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Reviewer: OzTrekkie Signed [Report This]
Date: 04/12/2013 6:25 AM Title: Chapter 1

This is my confusion over the alternative reality. I understand a different set of events created a different set of circumstances and thus an alternative reality. One of these differences is apparently having Spock be in a relationship with Uhura. But on Memory Alpha it uses the phrase "Spock maintained a relationship with Uhura". Abrams may have created the alternative reality to avoid continuity issues, but is he saying here that Spock already had a relationship with Uhura BEFORE the timelines split? And that the difference is that he MAINTAINS a relationship with Uhura in the reboot reality. So, basically he's saying that Spock and Uhura before the first season of TOS were in a relationship. That still seems like he's messing with the original timeline to me. What part of Uhura going up to Spock in The Man Trap and attempting, unsuccessfully, to flirt with him indicates that they were ever even that close? Not to mention she says something along the lines of "Kirk is the closest thing you have to a friend". Doesn't really seem like ex-girlfriend talk. 


Also, for the reboot, I'm not sure that I would use the phrase "serious relationship" necessarily. They obviously have a pre-existing relationship, and yes it is canon in the 2009 film, but there doesn't seem to be much discussion about exactly what the relationship is. Spock obviously doesn't discuss a lot with Uhura despite his affection for her and they certainly aren't bonded. Plus, particularly is Spock hasn't reached sexual maturity yet there's no indication that the relationship is physical beyond kissing (Not to mention he might be bonded to T'Pring before Vulcan is destroyed). I'm not sure Uhura would necessarily introduce Spock as "This is Spock, my boyfriend".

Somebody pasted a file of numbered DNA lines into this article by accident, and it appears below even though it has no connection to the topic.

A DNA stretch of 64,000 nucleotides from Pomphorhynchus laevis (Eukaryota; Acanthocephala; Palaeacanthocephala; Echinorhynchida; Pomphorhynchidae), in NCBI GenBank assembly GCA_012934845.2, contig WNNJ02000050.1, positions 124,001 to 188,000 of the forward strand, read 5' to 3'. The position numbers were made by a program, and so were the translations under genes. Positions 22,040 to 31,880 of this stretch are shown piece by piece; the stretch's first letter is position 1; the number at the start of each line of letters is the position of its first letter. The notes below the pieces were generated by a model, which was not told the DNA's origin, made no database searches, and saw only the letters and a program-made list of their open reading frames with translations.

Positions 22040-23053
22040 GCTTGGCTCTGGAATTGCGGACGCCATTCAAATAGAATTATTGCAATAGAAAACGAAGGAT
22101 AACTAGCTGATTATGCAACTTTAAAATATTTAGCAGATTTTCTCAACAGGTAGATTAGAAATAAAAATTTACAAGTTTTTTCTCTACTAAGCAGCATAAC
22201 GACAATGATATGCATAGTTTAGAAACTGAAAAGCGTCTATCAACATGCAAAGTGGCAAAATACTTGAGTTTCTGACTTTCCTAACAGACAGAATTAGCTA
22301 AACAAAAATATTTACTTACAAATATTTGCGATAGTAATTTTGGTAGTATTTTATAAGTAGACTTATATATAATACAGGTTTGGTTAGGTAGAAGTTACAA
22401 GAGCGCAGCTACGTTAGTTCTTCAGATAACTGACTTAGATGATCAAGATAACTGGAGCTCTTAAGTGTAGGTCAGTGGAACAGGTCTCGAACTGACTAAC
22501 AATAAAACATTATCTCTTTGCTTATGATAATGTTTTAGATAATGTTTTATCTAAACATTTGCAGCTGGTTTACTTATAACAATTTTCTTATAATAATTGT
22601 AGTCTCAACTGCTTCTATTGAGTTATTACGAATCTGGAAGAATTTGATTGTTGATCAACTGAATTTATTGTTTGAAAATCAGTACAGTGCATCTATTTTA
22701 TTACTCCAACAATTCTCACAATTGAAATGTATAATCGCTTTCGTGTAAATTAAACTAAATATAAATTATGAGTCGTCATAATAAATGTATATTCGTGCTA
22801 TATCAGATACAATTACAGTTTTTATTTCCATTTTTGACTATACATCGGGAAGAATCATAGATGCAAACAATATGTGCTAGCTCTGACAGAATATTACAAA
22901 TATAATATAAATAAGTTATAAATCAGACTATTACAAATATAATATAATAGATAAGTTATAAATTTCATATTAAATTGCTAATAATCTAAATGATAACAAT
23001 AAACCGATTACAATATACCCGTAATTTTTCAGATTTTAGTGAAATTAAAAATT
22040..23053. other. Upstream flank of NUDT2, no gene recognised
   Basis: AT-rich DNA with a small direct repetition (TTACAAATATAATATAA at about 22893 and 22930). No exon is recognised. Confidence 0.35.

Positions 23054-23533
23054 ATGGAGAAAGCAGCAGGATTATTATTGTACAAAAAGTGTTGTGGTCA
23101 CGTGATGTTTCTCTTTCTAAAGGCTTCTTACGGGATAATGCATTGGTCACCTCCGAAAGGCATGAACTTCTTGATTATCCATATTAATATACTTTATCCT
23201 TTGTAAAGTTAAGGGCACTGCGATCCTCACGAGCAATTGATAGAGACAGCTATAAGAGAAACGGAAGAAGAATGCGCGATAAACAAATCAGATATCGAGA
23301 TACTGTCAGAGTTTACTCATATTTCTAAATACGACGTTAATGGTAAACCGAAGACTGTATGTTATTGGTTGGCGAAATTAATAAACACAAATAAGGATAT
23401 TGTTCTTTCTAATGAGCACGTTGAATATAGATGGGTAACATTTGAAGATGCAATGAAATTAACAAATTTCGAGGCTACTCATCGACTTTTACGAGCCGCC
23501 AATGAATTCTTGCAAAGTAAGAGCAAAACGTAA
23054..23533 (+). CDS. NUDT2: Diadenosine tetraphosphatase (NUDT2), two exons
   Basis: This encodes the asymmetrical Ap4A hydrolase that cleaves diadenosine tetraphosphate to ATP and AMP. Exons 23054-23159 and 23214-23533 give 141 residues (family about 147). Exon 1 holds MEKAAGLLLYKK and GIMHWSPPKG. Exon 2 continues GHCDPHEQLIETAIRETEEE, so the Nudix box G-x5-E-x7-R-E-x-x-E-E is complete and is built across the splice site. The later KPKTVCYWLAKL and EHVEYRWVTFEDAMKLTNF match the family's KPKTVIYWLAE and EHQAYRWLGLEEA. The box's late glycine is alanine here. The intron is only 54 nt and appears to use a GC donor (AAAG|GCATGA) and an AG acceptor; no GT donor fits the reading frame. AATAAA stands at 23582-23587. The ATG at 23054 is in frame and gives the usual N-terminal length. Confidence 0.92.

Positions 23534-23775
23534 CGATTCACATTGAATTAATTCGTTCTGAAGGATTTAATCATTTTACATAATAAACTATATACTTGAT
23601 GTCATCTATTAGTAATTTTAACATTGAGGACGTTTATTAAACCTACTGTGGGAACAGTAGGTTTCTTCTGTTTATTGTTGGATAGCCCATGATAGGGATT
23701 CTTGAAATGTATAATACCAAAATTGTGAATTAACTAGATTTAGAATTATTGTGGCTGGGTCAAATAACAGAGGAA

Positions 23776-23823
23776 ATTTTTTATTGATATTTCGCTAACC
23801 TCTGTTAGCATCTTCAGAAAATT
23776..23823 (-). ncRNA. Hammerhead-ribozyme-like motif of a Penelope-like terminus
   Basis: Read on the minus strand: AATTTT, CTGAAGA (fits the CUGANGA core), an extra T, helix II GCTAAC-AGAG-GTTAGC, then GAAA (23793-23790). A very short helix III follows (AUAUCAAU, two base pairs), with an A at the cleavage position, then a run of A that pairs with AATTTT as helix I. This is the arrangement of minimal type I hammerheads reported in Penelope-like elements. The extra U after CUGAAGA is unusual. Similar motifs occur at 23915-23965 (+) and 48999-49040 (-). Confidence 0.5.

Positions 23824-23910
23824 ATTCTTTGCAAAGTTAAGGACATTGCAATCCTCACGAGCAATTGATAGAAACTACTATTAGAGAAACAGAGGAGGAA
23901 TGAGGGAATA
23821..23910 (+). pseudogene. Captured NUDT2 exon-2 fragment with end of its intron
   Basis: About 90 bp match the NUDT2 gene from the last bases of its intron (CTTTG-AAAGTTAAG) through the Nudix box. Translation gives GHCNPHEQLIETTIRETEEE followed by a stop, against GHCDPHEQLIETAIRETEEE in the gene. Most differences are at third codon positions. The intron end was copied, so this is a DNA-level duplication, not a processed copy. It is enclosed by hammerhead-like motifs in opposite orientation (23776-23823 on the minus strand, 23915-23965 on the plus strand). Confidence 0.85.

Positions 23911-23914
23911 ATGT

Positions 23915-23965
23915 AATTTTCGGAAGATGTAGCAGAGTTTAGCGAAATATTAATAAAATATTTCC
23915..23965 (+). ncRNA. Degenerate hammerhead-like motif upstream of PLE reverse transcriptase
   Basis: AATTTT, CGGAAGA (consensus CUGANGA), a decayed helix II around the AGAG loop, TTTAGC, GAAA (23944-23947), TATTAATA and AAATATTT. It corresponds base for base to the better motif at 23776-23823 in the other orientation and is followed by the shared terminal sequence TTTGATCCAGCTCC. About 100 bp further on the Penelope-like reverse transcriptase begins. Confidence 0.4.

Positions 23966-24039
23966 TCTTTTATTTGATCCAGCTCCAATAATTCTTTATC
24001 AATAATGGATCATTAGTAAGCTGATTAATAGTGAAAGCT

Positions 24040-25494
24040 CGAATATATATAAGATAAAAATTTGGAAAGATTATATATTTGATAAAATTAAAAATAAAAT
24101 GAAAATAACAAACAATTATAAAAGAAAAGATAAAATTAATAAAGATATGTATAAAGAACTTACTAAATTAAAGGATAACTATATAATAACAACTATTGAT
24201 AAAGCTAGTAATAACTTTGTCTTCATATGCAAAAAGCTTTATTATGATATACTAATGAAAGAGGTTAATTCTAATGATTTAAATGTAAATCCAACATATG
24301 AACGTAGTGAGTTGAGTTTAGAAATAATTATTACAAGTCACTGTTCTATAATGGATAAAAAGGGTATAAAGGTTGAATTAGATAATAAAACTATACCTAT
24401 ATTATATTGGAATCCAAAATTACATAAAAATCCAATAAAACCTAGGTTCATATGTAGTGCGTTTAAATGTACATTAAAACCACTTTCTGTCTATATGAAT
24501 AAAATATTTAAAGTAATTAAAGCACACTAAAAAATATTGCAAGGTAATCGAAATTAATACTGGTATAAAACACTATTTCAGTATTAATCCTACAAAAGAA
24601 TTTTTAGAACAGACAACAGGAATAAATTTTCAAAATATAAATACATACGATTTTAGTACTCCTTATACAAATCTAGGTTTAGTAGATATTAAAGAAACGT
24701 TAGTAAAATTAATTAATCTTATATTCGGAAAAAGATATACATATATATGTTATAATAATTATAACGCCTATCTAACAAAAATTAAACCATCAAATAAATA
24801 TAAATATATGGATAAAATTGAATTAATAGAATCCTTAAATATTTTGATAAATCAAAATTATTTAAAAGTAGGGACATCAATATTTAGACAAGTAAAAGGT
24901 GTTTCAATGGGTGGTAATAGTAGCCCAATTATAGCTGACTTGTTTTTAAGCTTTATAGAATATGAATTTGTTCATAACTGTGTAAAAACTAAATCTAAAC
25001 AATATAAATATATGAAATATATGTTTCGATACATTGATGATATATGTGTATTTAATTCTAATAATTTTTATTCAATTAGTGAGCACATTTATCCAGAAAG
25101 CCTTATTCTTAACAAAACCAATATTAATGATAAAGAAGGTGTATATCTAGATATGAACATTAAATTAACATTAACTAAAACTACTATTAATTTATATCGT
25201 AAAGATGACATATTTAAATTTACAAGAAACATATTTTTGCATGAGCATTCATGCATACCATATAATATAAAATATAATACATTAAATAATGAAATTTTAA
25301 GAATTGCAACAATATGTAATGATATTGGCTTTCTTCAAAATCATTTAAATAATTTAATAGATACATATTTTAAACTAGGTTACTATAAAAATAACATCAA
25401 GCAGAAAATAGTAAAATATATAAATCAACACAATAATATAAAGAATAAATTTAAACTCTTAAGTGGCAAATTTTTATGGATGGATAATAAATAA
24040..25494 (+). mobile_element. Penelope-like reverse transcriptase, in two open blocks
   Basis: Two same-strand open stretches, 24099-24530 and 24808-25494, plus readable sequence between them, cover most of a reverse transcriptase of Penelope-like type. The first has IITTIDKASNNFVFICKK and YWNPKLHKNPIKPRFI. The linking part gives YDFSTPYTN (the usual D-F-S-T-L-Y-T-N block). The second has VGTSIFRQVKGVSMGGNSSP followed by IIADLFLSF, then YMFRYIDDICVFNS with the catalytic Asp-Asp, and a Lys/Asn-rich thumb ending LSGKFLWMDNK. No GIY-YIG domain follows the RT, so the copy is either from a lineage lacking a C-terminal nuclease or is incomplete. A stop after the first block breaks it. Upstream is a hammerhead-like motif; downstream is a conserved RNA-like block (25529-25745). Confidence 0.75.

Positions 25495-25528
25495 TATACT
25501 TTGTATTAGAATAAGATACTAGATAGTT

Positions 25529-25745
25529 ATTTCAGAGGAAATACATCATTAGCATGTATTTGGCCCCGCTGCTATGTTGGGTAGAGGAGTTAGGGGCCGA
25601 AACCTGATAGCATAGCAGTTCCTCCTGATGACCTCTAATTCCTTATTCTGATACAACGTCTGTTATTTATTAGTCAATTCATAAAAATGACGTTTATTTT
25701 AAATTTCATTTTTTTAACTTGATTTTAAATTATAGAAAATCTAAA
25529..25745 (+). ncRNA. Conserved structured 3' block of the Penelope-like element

The relatonship seems kind of obligatory action movie romance to me, there's nothing particularly creative about it. Zoe Saldana and Zachary Quinto are great actosr, I just don't think it really suits the character development from, you know, over 45 years of TOS. Abrams seemingly has decided to continue this subplot in Into Darkness which is causing me some annoyance. I can't really imagine where it's going, or how much time they can now commit to Spock and Kirk's "epic romance". I understand that it's an alternative reality but I can't raelly reconcile it in my mind. 

Author's Response:

Thanks for your response!

No, the timelines split the moment Nero went through time, so from the attack on USS Kelvin. Spock was 1 year old then and Kirk was just being born, so no way Spock and Uhura were in a relationship then. :)

Reviewer: Entity Sylvir Signed [Report This]
Date: 03/03/2011 7:25 AM Title: Chapter 1

I agree with you on all points excpet one: Spock and Uhura.

I do like the new universe (can't say I particularly liked the movie however, it seemed too "action movie" and not enough "Star Trek movie") given how it explores the beginning of the epic K/S partnership. I'll always love TOS more, but the new movie is nice too.

As for Spock and Uhura, I was quite annoyed at them too, until Miss Car pointed out in her stoy "But I Thought You Were Straight" that at the end of the movie Spock is fine with leaving Uhura for going to New Vulcan, only to return for Kirk. So he picked New Vulcan over Uhura and Kirk over New Vulcan, therefore he picked Kirk over Uhura. Now that I realised this, I started thinking, and realised that the truth behind the relationships are quite different from what they appear at first glance. In fact, I wrote my own essay on it, if you're interested: proving that Spock/Uhura isn't actually canon after all.